- A Unique Opportunity: Hearts Healed, Lives Restore
- An Important Distinction
- An Invitation to Fall in Love Again
- Christian Consumers or Disciples of Jesus Christ?
- Confusing Knowledge for Obedience
- Doubt, The Silent Killer
- Expectancy In Prayer: Faith or Presumption
- Fasting From Criticism: A Lenten Experiment
- Glory to the New Born King
- Grace Lays the Foundation for a Life of Obedience
- Hold Loosely the Way We Do Ministry
- Hope Healing and Freedom
- If I Had Known
- Ignoring the Battle is Dangerous to Our Souls
- Jesus is Preparing Us for His Return
- Keyhold Theology and the Limitations of Personal E
- Learning, and Being Reminded, to Trust God's Promi
- Maintaining A Biblical Perspective
- Making Room for God and His Word
- Minding the Gap
- Pride: The Sin of Independence
- Responding to God's Call
- Rise Up and Build
- Seeking First the Kingdom of God
- Standing on the Promises
- Teaching Them to Observe All That I Commanded You
- The Life of Submission: Finding True Freedom and S
- The Resurrection: A Truth Worth Remembering
- The Ultimate Giving Experience
- Whose Responsibility Is It?
The Life of Submission: Finding True Freedom and Serenity
A Texas farmer was bragging about his very obedient mule and gathered his friends one day for a demonstration. Just before the farmer gave a command to the “obedient’ mule, he stepped in front of it, looked the mule in the eyes and hit it between the ears with a large pole. Then he gave a command and the mule obeyed. He repeated this sequence several times. Finally, one of his friends raised the logical question: “We are very impressed with the obedience of your mule. But why do you hit him between the ears just before you give a command?” “Well,” the farmer explained, “he is a very obedient mule, but you must first get his attention.”
Sometimes we are like that “obedient” mule. We desire to live in submission to God’s will but He often has to get our attention first through a crisis, a painful event or another form of discipline before we become teachable (Hebrews 12:6). The old nature likes to be in charge and our culture promotes as one of its highest values, the autonomy of the individual. For most, the highest authority is self, and all activity is judged by whether it is pleasurable, profitable or supportive of individual life goals. But there is a better way to live, it is to live as Jesus did, in total submission to His Father’s will.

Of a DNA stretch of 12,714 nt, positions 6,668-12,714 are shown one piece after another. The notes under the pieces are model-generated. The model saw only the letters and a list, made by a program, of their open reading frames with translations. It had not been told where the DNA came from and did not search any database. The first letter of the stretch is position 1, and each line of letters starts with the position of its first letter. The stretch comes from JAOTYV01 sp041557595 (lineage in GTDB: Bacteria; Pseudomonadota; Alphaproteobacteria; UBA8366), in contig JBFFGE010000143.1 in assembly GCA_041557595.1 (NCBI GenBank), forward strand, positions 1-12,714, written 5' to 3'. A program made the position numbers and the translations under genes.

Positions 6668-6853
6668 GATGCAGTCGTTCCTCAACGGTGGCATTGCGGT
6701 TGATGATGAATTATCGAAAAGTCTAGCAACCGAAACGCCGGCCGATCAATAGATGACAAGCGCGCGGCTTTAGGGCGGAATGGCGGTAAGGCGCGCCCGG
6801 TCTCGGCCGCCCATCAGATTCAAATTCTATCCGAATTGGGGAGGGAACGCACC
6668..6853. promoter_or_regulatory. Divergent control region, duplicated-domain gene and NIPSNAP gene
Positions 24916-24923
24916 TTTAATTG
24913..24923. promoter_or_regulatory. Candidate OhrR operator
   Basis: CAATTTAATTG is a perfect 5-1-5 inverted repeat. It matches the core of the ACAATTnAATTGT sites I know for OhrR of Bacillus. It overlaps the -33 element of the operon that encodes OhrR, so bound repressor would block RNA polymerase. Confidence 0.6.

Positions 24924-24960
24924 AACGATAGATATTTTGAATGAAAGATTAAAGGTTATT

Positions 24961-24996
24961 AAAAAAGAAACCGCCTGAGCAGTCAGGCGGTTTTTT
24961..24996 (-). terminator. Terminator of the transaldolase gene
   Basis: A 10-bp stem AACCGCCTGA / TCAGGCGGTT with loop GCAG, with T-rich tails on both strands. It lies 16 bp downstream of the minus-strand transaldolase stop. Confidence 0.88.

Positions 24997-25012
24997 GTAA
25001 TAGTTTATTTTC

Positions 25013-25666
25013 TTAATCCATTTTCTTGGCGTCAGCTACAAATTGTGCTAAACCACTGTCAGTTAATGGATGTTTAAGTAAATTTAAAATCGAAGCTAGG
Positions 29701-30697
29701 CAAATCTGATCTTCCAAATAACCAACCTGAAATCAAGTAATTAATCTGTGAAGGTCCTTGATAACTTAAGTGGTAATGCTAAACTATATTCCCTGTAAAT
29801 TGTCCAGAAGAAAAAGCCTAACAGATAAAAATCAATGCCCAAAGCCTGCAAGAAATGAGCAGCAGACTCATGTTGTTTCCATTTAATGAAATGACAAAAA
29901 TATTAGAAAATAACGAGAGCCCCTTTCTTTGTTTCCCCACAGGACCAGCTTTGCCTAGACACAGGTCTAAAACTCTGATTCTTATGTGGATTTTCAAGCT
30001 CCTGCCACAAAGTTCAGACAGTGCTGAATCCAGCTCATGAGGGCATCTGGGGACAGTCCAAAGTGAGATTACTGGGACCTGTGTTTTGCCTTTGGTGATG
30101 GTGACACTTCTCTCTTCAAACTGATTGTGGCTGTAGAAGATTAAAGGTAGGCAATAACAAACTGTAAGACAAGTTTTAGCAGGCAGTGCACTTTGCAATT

Submission is a Biblical principle that leads to genuine freedom in the Spirit. Consider the following verses from the New Testament. “And He (Jesus) was saying to them all, ‘If anyone wishes to come after Me, let him deny himself, and take up his cross daily, and follow Me. For whoever wishes to save his life will lose it, but whoever loses his life for My sake, he is the one who will save it” (Luke 9:23-24). The apostles James and Paul extend Jesus’ teaching in their letters to the churches when they remind their readers that they are to “submit therefore to God” (James 4:7a) and “be subject to one another in the fear (reverence) of Christ” (Ephesians 5:21). We begin by submitting to God and His Word and then by living in submission to one another, following the higher value of love.